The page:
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Watch the #N17 Hashtag To Track A Day of Protest

BY Nick Judd | Wednesday, November 16 2011

Tomorrow, labor groups, Moveon.org members, Occupy Wall Street protesters and others will convene in lower Manhattan to celebrate the two-month anniversary of Occupy Wall Street.

In that time, it has grown from an idea seeded on the Internet to a global movement, rooted firmly in physical space by occupations in public spaces. The protests, too, are very much situated in a sense of place: One of the called-for opening events is a rap session in front of the New York Stock Exchange, before the opening bell.

As part of the run-up to tomorrow, organizers are promoting the #N17 hashtag, and it's already starting to grow (although hasn't hit bacon-like popularity yet):

The occupiers plan to host events across the city, from the Bronx to Brooklyn. There are calls to congregate in front of subway stops in all five boroughs. While it's pretty clear that the main events downtown will be packed, will these events be as popular? There are Occupy the Bronx and Occupy Brooklyn groups; Occupy the Bronx has over a thousand members. Occupy observers have pointed out that the movement's focus has been moving away from their hubs in major cities and towards their spokes in neighborhoods and small towns. One way to read tomorrow would be a as a test of Occupy's ability to bring people out on a smaller scale, on a local scale, here in New York — in many smaller settings where more voices can be heard, as opposed to the events to take place downtown where each attendee will be one drop in what organizers hope will be a massive wave. Anyone who has made the schlep by subway from lower Manhattan to the subway stop that's expected to be the Bronx action hub of the day can tell you it's a significant time investment.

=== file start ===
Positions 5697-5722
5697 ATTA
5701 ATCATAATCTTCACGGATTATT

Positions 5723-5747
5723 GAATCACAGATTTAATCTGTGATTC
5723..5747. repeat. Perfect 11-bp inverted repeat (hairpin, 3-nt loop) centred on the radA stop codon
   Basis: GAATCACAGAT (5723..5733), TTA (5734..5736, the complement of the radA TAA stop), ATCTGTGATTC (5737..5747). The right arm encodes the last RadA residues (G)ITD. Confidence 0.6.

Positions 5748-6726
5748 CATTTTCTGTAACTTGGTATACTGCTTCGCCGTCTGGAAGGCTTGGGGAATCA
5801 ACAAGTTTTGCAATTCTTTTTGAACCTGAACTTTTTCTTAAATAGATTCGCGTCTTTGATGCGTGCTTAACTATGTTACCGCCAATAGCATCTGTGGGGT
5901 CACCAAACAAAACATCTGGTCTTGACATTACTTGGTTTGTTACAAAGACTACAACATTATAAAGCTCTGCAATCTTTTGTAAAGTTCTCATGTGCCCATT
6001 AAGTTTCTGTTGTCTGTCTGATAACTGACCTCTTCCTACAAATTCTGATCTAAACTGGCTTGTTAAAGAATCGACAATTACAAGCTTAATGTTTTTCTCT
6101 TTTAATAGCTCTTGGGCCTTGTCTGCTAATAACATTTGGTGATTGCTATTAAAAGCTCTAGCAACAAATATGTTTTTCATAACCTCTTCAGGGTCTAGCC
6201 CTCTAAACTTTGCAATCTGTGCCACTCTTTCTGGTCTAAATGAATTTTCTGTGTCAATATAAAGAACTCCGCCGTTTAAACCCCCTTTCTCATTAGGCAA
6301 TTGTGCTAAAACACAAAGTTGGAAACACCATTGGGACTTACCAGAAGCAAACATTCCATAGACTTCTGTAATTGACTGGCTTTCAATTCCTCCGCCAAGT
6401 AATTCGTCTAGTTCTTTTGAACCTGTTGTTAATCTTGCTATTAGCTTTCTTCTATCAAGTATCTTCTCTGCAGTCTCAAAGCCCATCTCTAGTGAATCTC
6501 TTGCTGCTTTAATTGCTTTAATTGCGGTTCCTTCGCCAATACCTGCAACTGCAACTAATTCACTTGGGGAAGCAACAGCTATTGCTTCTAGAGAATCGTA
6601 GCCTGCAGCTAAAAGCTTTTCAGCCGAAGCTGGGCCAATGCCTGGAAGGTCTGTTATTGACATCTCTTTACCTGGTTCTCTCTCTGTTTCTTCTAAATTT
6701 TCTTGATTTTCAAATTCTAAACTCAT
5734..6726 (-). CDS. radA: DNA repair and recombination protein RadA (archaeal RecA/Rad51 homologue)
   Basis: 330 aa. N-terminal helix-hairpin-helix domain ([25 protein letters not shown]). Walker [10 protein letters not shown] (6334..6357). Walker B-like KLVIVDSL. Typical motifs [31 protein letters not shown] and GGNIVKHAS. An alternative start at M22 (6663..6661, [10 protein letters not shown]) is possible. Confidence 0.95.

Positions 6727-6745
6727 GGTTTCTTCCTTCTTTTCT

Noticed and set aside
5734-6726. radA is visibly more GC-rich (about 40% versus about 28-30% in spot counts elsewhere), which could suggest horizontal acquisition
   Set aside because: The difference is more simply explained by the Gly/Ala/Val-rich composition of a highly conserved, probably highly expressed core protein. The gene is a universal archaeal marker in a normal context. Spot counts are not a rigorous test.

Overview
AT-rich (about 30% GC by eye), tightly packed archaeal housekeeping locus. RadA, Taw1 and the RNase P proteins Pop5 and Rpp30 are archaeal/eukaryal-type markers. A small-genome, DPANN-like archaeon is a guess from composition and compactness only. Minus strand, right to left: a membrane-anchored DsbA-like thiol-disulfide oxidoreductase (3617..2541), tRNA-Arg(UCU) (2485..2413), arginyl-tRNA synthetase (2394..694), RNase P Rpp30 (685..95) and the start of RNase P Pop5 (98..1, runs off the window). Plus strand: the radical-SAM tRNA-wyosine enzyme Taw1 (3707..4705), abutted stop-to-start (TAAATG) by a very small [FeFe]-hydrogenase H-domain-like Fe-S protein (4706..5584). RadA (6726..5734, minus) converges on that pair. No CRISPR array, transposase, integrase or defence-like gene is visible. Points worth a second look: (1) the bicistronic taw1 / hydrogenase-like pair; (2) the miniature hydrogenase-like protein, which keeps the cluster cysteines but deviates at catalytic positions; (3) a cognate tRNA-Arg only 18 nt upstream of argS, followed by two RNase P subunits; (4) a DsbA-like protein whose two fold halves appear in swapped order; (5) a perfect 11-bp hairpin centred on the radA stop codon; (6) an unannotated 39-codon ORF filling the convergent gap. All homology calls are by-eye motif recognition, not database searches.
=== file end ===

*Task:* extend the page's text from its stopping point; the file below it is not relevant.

Unfortunately, trying to track them online in real-time will be difficult. While there'll be a lot of Twitter traffic as a result of tomorrow, hardly anyone attaches GPS locations to their tweets. Trendsmap can get you as close to the city level, but can't help users get more specificity than that on locations where Twitter traffic is coming from. The best way will probably be to use carefully constructed Twitter searches, like combining #N17 with "Bronx" or "Brooklyn."